Each year, about 45 percent of people in the United States make resolutions each year to improve themselves in some way. In fact, modern resolutions are a pretty American idea: they’re part of the striving, individualist identity that is all part of the country’s self-help culture. Yet, resolutions are not confined to just the United […]
Each year, about 45 percent of people in the United States make resolutions each year to improve themselves in some way. In fact, modern resolutions are a pretty American idea: they’re part of the striving, individualist identity that is all part of the country’s self-help culture. Yet, resolutions are not confined to just the United States.
We were curious about the resolutions around the world, so we looked at some of the traditions in other countries. Exactly how people ring in the new year changes from person to person, but pretty much everywhere in the world, New Year’s Day is used to reflect on the past and plan for the future.
The tradition of making new year’s resolutions goes back over 4,000 years. In fact, the first resolution-making people historians have found are also the first recorded people to celebrate a “new year” at all: the Babylonians. During a 12-day festival at the start of planting season in mid-March, the Babylonians would make promises to their gods (which were usually about returning objects to their rightful owners).
Moving closer to the present, the Romans set the start of the year on January 1. Originally, the Romans had marked March 1 the start of the year (similar to the Babylonians), but sometime around 46 BCE, it was moved back a few months to take place in January. Part of the reason is the month is named after the Roman god Janus, a two-faced god who looked back at the past year and forward to the new one. It was fitting, then, that on New Year’s Day Romans made promises to Janus that they would behave well in the new year.
While New Year’s Day is not technically a Christian holiday, that didn’t stop 18th-century Christians from holding mass in celebration of it. Some branches of the church held mass on New Year’s Eve or New Year’s Day to allow parishioners to think back on the past year and resolve to do better in the new one.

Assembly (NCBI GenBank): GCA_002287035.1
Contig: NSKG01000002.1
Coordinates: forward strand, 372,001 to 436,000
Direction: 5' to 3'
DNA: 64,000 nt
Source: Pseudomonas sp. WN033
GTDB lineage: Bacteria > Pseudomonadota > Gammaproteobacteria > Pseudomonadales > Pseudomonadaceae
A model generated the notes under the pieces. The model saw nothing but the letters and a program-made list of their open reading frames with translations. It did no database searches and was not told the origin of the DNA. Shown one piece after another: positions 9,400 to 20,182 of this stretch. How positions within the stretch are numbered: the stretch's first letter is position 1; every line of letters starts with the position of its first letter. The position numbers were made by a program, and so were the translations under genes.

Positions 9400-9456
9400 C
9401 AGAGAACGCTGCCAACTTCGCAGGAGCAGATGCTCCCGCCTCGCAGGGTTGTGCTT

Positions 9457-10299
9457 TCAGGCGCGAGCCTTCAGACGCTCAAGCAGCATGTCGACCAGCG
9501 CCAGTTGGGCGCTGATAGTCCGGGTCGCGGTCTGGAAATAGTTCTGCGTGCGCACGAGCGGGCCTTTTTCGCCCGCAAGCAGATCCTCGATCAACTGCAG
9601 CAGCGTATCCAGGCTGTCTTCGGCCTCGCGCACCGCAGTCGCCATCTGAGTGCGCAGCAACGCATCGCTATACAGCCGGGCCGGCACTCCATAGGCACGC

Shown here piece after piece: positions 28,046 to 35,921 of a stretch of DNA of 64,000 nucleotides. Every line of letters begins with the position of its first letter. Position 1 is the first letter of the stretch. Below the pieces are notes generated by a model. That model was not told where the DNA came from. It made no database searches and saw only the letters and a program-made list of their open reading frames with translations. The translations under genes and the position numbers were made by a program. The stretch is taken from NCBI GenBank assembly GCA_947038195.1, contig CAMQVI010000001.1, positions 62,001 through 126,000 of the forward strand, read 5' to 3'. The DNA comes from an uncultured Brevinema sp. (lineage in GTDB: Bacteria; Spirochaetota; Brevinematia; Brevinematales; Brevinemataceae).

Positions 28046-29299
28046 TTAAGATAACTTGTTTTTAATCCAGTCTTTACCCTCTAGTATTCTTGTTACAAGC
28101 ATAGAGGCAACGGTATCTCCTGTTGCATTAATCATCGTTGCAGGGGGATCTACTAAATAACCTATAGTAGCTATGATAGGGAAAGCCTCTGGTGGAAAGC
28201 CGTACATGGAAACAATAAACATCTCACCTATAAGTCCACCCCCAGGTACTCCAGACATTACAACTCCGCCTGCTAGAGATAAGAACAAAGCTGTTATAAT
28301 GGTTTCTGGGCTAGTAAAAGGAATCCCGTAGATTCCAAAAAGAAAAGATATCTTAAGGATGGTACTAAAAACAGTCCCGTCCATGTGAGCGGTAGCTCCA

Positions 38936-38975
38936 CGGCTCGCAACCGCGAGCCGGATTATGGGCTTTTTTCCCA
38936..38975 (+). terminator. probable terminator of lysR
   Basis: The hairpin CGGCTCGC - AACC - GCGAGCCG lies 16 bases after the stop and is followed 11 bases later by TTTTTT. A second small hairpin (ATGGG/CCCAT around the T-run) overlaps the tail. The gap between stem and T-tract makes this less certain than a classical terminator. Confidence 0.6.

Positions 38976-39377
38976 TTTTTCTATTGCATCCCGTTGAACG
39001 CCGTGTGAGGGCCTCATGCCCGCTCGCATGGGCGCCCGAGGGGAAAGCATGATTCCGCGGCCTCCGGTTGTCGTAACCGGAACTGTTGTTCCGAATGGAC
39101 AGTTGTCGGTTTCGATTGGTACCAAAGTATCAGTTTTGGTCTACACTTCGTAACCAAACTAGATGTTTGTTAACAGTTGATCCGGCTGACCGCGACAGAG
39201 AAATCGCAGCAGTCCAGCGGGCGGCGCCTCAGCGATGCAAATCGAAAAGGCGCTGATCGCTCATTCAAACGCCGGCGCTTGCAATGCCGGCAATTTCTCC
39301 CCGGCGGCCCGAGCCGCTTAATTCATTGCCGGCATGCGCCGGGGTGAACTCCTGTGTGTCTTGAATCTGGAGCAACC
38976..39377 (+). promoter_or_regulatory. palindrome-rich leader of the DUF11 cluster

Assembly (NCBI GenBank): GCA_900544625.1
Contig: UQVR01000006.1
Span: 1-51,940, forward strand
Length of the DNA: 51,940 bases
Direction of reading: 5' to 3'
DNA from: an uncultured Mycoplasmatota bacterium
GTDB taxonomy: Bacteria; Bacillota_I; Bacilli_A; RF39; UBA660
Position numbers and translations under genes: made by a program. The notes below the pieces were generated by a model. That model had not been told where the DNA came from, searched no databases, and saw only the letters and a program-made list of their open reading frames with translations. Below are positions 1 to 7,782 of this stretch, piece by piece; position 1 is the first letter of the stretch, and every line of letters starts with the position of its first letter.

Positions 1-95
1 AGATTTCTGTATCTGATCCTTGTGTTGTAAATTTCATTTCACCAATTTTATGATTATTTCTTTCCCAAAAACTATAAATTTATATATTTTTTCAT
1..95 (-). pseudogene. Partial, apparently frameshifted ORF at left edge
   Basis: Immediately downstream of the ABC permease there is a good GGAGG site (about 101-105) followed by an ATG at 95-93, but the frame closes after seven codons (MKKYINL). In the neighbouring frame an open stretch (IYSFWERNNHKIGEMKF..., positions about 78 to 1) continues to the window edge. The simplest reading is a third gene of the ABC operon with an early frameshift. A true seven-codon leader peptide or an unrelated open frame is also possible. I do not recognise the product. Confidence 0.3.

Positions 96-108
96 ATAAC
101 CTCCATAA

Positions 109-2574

All of these traditions mentioned so far are religious, but this aspect has since gone away from new year’s resolutions. Now, resolutions are usually made to one’s self. Of course, that means the only one you’re accountable to is you.
In 2013, Google Zeitgeist put together a project asking people for their resolutions. People from all over the world submitted their answers. It clearly shows that not every country in the world has resolutions; North America and Europe have far more representation than Africa or Asia. And among the countries that do have resolutions, there is plenty of variety in how exactly they’re made. From traditions involving champagne to the very definition of the word, there’s not a clear consensus on what makes a “resolution.” Here are a few examples of resolutions around the world and how they’re done.
Resolutions are baked into American culture. Along with that comes another great American tradition: giving up. Just under 10 percent of resolutions are followed through on, despite almost half of Americans making them.
There’s any number of resolutions Americans can make, but there are a few very popular ones: eating healthier, exercising more, reading more, spending more time with family and learning something new are all very popular. The one thing that unites almost all of them is that they’re meant for self-improvement and personal advancement.